We have considered the effects of this rulemaking action under the Regulatory Flexibility Act (5 U.S.C. § 601 et seq.) I hereby certify that the proposed rule would not have a significant economic impact on a substantial number of small entities. Therefore, a regulatory flexibility analysis is not required for this action.

As discussed above, the proposed amendments would not affect the stringency of Standard No. 116, but would instead make technical modifications in the standard's evaporation test and corrosion test to improve repeatability and reproducibility. Any change in cost of conducting an evaporation test or corrosion test would be so minimal as to be nonquantifiable, and the proposed rule is unlikely to result in any change in the cost of brake fluid. Therefore, the proposed amendments would not have any significant economic impacts on small businesses, small organizations or small governmental jurisdictions.

C. National Environmental Policy Act

NHTSA has analyzed this proposed amendment for the purposes of the National Environmental Policy Act and determined that it would not have any significant impact on the quality of the human environment.

D. Executive Order 13132 (Federalism)

The agency has analyzed this proposal in accordance with the principles and criteria set forth in Executive Order 13132 and has determined that it does not have sufficient federalism implications to warrant consultation with State and local officials or the preparation of a federalism summary impact statement. The proposed rule would have no substantial effects on the States, or on the current Federalism-State relationship, or on the current distribution of power and responsibilities among the various local officials.

E. Unfunded Mandates Act

The Unfunded Mandates Reform Act of 1995 requires agencies to prepare a written assessment of the costs, benefits and other effects of proposed or final rules that include a Federal mandate likely to result in the expenditure by State, local or tribal governments, in the aggregate, or by the private sector, of more than $100 million annually (adjusted for inflation with base year of 1995). The proposed rule would not result in the expenditure by State, local or tribal governments, in the aggregate, or by the private sector, of more than $100 million annually.

F. Executive Order 12778 (Civil Justice Reform)

This proposed rule would not have any retroactive effect. Under section 49 U.S.C. 30103, whenever a Federal motor vehicle safety standard is in effect, a state may not adopt or maintain a safety standard applicable to the same aspect of performance which is not identical to the Federal standard, except to the extent that the state requirement imposes a higher level of performance and applies only to vehicles procured for the State's use. 49 U.S.C. 30161 sets forth a procedure for judicial review of final rules establishing, amending or revoking Federal motor vehicle safety standards. That section does not require submission of a petition for reconsideration or other administrative proceedings before parties may file suit in court.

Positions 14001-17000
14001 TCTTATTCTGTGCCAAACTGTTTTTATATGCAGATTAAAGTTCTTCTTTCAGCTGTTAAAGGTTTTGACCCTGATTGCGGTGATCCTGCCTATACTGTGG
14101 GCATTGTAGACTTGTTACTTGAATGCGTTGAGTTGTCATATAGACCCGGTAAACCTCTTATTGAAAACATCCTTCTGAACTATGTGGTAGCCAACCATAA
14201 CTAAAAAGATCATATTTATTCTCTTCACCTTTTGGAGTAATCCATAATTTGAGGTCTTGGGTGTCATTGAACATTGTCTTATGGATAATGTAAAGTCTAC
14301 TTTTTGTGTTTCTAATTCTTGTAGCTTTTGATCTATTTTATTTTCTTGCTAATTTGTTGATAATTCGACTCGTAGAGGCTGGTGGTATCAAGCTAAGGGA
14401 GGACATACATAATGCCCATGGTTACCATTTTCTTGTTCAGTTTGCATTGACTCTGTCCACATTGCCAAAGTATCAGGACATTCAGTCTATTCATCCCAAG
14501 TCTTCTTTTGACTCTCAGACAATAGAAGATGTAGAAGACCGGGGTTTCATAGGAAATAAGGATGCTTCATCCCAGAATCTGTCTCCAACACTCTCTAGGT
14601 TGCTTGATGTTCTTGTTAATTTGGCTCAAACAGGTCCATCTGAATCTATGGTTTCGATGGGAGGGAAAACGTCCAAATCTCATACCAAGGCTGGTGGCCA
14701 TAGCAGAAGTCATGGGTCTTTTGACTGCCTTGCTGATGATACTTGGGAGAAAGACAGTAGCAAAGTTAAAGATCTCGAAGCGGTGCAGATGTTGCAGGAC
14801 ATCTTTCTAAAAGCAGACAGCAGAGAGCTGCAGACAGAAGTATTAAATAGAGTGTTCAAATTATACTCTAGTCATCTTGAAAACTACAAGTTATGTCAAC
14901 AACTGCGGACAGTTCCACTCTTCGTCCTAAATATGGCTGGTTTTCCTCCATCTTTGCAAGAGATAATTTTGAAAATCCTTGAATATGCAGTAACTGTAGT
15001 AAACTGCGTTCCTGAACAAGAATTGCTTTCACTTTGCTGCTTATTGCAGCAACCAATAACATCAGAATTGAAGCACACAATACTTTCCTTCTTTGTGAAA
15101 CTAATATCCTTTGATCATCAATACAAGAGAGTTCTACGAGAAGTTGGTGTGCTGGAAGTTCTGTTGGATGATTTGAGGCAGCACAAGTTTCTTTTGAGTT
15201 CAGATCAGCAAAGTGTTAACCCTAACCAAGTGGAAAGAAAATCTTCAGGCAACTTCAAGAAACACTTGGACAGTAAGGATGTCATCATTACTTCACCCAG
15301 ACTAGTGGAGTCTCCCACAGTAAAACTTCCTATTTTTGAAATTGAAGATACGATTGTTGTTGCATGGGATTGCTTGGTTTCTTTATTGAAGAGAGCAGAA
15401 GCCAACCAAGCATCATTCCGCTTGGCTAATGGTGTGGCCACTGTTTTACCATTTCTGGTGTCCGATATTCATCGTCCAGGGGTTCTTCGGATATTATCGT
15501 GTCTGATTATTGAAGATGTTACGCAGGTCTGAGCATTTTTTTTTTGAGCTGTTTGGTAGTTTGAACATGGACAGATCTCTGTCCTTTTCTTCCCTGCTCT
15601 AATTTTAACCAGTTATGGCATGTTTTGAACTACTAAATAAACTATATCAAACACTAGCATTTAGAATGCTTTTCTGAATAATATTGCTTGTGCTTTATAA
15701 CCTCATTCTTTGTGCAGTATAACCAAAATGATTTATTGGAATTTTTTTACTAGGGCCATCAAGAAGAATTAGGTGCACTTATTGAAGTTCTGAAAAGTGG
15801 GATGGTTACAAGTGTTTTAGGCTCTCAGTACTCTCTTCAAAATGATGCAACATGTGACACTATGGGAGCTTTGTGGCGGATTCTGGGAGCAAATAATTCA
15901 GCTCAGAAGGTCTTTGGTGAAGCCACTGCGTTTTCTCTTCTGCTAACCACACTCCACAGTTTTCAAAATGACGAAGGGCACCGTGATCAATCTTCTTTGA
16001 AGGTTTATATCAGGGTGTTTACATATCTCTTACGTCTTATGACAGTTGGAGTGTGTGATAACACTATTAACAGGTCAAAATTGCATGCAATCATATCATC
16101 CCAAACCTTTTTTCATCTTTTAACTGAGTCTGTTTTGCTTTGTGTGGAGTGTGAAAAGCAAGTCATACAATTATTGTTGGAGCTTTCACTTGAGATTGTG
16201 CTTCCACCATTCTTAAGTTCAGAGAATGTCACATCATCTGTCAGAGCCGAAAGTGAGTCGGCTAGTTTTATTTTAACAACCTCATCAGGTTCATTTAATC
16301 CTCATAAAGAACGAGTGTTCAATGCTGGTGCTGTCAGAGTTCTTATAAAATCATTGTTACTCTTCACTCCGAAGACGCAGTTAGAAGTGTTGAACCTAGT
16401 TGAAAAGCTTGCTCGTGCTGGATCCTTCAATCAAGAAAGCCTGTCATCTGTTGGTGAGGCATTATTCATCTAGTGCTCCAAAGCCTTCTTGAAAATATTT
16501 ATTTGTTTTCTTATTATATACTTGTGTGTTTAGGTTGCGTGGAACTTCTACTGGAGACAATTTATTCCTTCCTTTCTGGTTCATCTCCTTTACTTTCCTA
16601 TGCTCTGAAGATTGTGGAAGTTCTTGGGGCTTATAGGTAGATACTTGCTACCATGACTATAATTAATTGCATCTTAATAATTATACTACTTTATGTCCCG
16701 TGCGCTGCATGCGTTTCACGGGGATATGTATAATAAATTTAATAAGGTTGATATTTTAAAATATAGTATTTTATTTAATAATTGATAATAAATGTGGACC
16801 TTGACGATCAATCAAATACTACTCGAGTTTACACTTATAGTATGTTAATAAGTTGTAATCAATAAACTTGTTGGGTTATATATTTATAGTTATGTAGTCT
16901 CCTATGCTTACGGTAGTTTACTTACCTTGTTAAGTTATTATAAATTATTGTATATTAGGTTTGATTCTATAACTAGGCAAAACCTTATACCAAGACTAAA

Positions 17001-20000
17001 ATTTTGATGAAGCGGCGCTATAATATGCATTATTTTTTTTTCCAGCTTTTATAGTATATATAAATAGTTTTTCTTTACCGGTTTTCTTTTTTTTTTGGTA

G. Paperwork Reduction Act

This rulemaking action does not include any collections of information. Start Printed Page 3530

H. Regulation Identifier Number (RIN)

The Department of Transportation assigns a regulation identifier number (RIN) to each regulatory action listed in the Unified Agenda of Federal Regulations. The Regulatory Information Service Center publishes the Unified Agenda in April and October of each year. You may use the RIN contained in the heading at the beginning of this document to find this action in the Unified Agenda.

I. Plain Language

Executive Order 12866 and the President's memorandum of June 1, 1998, require each agency to write all rules in plain language. Application of the principles of plain language includes consideration of the following questions:

—Have we organized the material to suit the public's needs?

—Are the requirements in the rule clearly stated?

—Does the rule contain technical language or jargon that is not clear?

—Would a different format (grouping and order of sections, use of headings, paragraphing) make the rule easier to understand?

—Would more (but shorter) sections be better?

—Could we improve clarity by adding tables, lists, or diagrams?

—What else could we do to make the rule easier to understand?

If you have any responses to these questions, please include them in your comments on this NPRM.

J. Executive Order 13045

Executive Order 13045 (62 FR 19885, April 23, 1997) applies to any rule that: (1) is determined to be “economically significant” as defined under E.O. 12866, and (2) concerns an environmental, health or safety risk that NHTSA has reason to believe may have a disproportionate effect on children. This regulatory action does not meet either of those criteria.

K. National Technology Transfer and Advancement Act

Section 12(d) of the National Technology Transfer and Advancement Act (NTTAA) requires NHTSA to evaluate and use existing voluntary consensus standards [3] in its regulatory activities unless doing so would be inconsistent with applicable law (e.g., the statutory provisions regarding NHTSA's vehicle safety authority) or otherwise impractical. We note that the current evaporation and corrosion tests of Standard No. 116 are based on an SAE recommended practice. The proposed amendments, which would make modifications in those tests, are based on a draft procedure developed by an SAE committee.

V. Submission of Comments

How Do I Prepare and Submit Comments?

Your comments must be written and in English. To ensure that your comments are correctly filed in the Docket, please include the docket number of this document in your comments.

Your comments must not be more than 15 pages long. (49 CFR 553.21). We established this limit to encourage you to write your primary comments in a concise fashion. However, you may attach necessary additional documents to your comments. There is no limit on the length of the attachments.

Please submit two copies of your comments, including the attachments, to Docket Management at the address given above under ADDRESS.

Comments may also be submitted to the docket electronically by logging onto the Dockets Management System website at http://dms.dot.gov. Click on “Help & Information” or “Help/Info” to obtain instructions for filing the document electronically.